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Remembering back to my days as a student of human anatomy and physiology, I recall clearly our lecture on the human appendix. The appendix was basically seen as a benign, but essentially useless leftover of human evolution.

In some people, at some times, it would inexplicably grow inflamed and acutely painful. The remedy? Surgical removal. And guess what? Unlike removing an organ like the gallbladder, no one missed their appendix. Removal didn’t seem to cause any adverse health effects.

Then, back in 2007, researchers put forward an interesting theory about the appendix. They argued that it did serve a purpose. The appendix, they said, is a repository for beneficial bacteria, providing support for bacterial growth and facilitating the re-population of the gut with good bacteria in the event that the intestinal tract is “purged” following exposure to a pathogen.


This theory stems from the few known facts about the appendix and the growing body of knowledge surrounding the role of beneficial bacteria to gut health. It goes something like this:

1. “Biofilms” of beneficial bacteria form outside of cells in the intestine, where they have a symbiotic relationship with the mucus lining intestinal walls. These colonies of bacteria are essential for having a healthy gut and immune system.

2. The appendix contains a particular kind of lymph tissue (the lymphatic system carries the white blood cells that help fight infections, among other things).

3. This kind of lymph tissue is known to promote and encourage the growth of beneficial bacteria biofilms in the gut.

4. The appendix is isolated from the rest of the gut in such a way that it is protected from the fecal stream that carries pathogens out of the gut.

5. Therefore, the appendix is well-suited to be a “safe house” for beneficial bacteria, “providing support for bacterial growth and potentially facilitating re-inoculation of the colon in the event that the contents of the intestinal tract are purged following exposure to a pathogen.”

William Parker, co-author of the 2007 study and professor of surgery at Duke University, said:

“At this point, this is a deduction based on a lot of information that we’ve had for many years and some key pieces of information that have only been uncovered recently by our lab and others. It does make sense. But an experiment to prove this theory would be very expensive. And in any case, why would you want to spend money to find out something that is not likely to help cure a disease?” (source)

In other words, this is a solid working theory, but few would be willing to test it.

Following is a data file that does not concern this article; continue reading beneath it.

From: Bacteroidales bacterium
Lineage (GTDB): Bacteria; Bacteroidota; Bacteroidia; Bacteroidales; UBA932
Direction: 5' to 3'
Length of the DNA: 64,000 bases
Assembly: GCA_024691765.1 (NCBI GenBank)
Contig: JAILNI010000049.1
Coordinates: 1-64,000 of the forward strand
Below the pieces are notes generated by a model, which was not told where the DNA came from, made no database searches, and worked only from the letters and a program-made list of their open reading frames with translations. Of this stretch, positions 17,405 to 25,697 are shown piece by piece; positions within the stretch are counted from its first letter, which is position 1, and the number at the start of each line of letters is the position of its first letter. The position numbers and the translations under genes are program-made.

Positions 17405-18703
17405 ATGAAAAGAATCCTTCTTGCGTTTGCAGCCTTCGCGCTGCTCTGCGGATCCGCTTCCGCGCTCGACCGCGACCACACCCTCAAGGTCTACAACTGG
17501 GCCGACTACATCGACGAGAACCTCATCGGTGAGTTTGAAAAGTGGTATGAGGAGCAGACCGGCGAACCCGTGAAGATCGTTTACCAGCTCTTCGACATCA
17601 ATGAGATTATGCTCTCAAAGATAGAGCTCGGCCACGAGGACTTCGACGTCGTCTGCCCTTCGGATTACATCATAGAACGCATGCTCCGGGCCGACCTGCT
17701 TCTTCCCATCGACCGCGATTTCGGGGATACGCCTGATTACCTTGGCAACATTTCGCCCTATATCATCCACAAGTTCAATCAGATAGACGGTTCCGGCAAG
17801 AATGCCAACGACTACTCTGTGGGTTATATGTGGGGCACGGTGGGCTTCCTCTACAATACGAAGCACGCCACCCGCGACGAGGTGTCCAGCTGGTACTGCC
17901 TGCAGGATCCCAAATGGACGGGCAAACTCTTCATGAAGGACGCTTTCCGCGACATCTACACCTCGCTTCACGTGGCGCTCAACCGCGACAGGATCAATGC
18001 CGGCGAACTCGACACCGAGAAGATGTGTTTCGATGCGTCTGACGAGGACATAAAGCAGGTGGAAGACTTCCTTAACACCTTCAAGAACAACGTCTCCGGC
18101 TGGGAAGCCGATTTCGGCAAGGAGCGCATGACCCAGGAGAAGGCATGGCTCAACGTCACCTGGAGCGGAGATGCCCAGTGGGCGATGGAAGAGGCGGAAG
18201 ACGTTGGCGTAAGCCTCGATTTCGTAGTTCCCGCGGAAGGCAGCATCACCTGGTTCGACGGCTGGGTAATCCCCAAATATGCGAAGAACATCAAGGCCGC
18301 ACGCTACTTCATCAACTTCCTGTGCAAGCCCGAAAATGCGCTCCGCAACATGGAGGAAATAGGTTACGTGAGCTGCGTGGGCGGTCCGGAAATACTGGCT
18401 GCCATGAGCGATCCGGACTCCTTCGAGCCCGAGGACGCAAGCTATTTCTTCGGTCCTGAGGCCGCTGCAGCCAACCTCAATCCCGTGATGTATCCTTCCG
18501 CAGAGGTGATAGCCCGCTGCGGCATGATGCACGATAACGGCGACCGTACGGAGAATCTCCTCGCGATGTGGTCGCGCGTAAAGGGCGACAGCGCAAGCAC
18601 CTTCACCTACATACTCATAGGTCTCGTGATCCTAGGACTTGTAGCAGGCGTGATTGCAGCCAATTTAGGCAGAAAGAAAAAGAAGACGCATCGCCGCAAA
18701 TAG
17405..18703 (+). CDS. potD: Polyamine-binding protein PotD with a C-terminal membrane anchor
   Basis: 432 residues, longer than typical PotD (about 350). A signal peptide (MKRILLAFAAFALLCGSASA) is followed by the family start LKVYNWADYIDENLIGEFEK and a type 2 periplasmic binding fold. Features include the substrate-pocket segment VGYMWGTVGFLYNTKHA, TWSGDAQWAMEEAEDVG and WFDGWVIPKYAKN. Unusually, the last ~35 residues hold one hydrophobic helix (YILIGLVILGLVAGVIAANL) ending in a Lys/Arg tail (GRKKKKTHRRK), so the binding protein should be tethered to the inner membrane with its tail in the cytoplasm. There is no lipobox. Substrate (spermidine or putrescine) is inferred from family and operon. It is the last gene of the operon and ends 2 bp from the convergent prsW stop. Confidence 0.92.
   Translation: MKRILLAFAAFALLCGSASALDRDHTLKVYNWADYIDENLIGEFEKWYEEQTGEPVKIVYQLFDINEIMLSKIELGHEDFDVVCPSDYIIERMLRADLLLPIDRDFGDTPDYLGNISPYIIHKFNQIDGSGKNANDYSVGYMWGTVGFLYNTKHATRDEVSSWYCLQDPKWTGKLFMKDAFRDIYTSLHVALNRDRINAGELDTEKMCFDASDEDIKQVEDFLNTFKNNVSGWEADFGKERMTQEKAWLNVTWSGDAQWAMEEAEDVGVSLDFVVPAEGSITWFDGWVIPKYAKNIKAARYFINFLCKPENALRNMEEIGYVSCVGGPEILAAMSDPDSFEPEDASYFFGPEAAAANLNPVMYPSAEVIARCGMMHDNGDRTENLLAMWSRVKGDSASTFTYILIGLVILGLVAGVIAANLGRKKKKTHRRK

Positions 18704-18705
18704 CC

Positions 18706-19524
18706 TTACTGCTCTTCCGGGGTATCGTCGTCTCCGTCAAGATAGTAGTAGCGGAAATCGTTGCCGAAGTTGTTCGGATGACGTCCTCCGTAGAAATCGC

We used to think that the appendix was unique to primate anatomy, a withering (and now useless) vestige leftover after apes shifted to eating fruit. But current research belies that. More than 50 species of mammals have an appendix.

In a new study this year, Dr. Parker and other researchers at Duke University Medical Center published a study that:

compiled information on the diets of 361 living mammals, including 50 species now considered to have an appendix, and plotted the data on a mammalian evolutionary tree. They found that the 50 species are scattered so widely across the tree that the structure must have evolved independently at least 32 times, and perhaps as many as 38 times. (source)

Furthermore, their findings throw a wrench in Darwin’s evolutionary hypothesis — suggesting that the appendix didn’t evolve because of shift in diet. Instead, their study shows the appendix is adaptive, but not because of any known dietary or social shift. It also heavily suggests that the appendix has an actual, viable, biological use, giving weight to their theory that the appendix is a safe house for beneficial bacteria.

Other evolutionary biologists agree.

Randolph Nesse, an evolutionary biologist at the University of Michigan, Ann Arbor, is impressed by the new study. “I salute the authors for creating an extraordinary database,” he says. “The conclusion that the appendix has appeared 32 times is amazing. I do find their argument for the positive correlation of appendix and cecum sizes to be a convincing refutation of Darwin’s hypothesis.” (source)


Well, not much. If you suffer from appendicitis, the only recommended medical treatment is still an appendectomy.

It, does, however suggest that your appendix may not have to work so hard at repopulating your gut with beneficial bacteria if you do a decent job of that yourself. It also suggests that taking care of your gut lining will further aid your appendix in functioning efficiently.

In practical terms that looks like:

  • Eating naturally-fermented, probiotic-rich foods. — This means you eat living sauerkraut instead of the pasteurized sauerkraut found on store shelves, drink probiotic beverages like raw milk, kefir, fermented lemonade, or kombucha.

  • Taking therapeutic grade probiotics if you have any known digestive, mood, or neurological disorders. — I recommend these brands, although there are many other quality sources for probiotics.

  • Eliminating foods that irritate the gut lining if you have any known digestive, mood, or neurological disorders. — These include grains and some dairy. There are many well-known gut-healing protocols that will allow you to heal your gut through diet, including the Gut & Psychology Syndrome Diet and the Body Ecology Diet.

(Read the full article here)


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